|1||Summer 2017|| Young, Rosetta
||MTuW 2:00-4:30||214 Haviland|| Reading and Composition
Austen, Jane: Persuasion; Coates, Ta-Nehisi: Between the World and Me; Cole, Teju: Open City; Ferrante, Elena: My Brilliant Friend; Moore, Lorrie: Self-Help; West, Nathanael: Miss Lonelyhearts
Also: Walter Benjamin's "The Storyteller"; Slate's "Dear Prudence"; NY Mag's "Dear Polly"; The Washington Post's Ask Amy; Dear Sugar podcast; Beyoncé's Lemonade; excerpts from Lord Chesterfield's Letters to His Son and Charles William Day's Hints on Etiquette (1834)
In his essay "The Storyteller," Walter Benjamin writes, "The storyteller is a man who has counsel for his readers," and declares "counsel woven into the fabric of real life is wisdom." Unlike the narratives of the pre-modern storyteller, Benjamin sees the novel as devoid of counsel, and pictures the novelist as the "solitary individual" who is "himself uncounseled, and cannot counsel others." In this course, we will consider a host of questions related to "counsel"—or what we might now call "advice." What do we define as "advice" or "counsel"? When do we need it? And what issues do we need it for? What forms and genres do we turn to for counsel (classic literature; newspaper advice columnists; religion; podcasts; self-help books; the crowd-sourcing of Reddit and Yahoo Questions; tradition; "elders"; Wikipedia; lawyers; television; Beyoncé)? How do we give counsel when asked for it by others? And if Benjamin is right about the novel, then what is the relationship between "counsel" and the book? How do we know when we are giving bad advice, good advice, and why do we try to give it, and why do we try to receive it, when the risks seem so high? As a class, we will contemplate these questions through reading a host of different materials from a range of mediums, and students will develop a final research project on a related topic.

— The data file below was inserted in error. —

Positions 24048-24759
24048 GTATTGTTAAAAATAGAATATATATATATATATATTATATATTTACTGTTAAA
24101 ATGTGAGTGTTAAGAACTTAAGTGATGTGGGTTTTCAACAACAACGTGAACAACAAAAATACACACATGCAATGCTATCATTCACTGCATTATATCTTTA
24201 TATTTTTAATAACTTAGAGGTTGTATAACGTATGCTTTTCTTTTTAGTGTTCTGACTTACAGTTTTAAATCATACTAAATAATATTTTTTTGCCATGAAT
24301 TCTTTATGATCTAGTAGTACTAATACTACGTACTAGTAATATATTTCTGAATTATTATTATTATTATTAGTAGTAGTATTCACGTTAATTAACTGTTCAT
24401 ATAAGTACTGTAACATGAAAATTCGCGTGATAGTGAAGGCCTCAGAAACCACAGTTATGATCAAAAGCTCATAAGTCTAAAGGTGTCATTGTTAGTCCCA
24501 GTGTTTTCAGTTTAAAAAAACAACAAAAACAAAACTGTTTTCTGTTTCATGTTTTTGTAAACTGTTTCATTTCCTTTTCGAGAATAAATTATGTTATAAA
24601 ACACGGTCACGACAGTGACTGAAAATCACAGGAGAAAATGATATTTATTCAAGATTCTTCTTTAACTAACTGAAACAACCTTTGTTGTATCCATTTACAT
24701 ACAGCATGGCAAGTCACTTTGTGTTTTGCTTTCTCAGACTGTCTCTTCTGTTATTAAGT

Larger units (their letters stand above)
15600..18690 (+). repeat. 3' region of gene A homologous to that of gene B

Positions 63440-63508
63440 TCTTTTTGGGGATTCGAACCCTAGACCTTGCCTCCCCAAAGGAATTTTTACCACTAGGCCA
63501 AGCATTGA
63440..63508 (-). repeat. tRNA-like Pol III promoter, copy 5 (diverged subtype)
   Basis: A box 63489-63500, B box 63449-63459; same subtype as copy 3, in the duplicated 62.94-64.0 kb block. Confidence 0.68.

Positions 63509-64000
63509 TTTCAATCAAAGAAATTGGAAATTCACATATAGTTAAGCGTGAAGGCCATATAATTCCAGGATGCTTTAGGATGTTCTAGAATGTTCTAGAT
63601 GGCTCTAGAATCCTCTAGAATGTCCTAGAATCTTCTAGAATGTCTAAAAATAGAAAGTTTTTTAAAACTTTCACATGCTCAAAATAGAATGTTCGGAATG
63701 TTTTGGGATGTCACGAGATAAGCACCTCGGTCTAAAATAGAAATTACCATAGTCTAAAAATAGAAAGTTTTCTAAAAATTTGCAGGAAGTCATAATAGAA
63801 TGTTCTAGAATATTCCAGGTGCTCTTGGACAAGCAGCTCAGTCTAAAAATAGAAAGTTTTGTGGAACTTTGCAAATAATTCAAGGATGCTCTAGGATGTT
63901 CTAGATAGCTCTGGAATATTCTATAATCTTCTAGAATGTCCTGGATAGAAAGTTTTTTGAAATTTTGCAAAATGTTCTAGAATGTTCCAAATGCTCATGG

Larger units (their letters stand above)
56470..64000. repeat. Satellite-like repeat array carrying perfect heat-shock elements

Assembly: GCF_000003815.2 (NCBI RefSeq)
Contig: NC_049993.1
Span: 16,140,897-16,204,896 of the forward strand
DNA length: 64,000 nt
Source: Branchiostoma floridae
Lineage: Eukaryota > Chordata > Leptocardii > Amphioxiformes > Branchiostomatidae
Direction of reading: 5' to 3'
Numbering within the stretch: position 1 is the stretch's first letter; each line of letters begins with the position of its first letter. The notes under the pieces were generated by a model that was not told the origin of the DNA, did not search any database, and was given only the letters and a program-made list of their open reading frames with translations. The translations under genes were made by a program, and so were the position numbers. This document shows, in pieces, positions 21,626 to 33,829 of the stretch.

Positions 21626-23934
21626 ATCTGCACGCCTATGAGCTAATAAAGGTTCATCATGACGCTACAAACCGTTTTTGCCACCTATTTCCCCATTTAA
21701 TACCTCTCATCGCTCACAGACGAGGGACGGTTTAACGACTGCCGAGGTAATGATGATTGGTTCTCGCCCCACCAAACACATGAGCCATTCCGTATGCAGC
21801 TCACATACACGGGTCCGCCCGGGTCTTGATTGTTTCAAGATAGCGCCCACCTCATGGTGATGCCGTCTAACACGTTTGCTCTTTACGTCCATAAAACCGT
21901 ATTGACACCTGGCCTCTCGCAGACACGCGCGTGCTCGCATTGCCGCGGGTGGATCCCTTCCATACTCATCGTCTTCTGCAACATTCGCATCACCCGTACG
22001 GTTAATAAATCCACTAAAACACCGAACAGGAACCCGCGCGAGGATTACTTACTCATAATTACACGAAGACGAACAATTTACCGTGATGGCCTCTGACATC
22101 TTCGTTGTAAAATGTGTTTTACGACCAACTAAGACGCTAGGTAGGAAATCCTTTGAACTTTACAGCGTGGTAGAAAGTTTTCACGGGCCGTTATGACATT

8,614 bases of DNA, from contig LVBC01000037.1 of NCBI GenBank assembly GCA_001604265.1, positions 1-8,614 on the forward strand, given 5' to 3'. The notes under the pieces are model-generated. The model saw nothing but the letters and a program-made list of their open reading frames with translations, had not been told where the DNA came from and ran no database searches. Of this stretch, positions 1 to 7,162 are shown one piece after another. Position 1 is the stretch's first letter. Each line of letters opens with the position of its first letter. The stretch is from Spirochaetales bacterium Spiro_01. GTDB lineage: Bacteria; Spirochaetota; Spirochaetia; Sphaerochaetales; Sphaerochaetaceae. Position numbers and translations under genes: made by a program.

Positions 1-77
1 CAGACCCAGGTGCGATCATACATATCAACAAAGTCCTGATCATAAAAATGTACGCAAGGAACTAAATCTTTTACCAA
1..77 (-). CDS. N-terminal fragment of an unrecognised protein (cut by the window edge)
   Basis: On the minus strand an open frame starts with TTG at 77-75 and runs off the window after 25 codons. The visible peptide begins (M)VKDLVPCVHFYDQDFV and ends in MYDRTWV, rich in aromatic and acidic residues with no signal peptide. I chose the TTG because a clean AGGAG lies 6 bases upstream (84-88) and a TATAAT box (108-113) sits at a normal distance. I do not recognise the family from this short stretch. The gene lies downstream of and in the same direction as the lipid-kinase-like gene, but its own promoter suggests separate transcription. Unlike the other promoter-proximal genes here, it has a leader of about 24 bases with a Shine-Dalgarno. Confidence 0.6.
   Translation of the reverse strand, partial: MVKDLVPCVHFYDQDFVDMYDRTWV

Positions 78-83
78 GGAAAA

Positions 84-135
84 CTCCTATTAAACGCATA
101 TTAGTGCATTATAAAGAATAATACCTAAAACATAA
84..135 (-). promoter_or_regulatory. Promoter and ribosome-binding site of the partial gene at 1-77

This course will add to the composition skills developed in R1A by focusing on students' research skills; students will write two short essays and one longer research-based paper, in addition to a diagnostic essay.
This 4-unit course will be taught in Session A, from May 22 to June 28.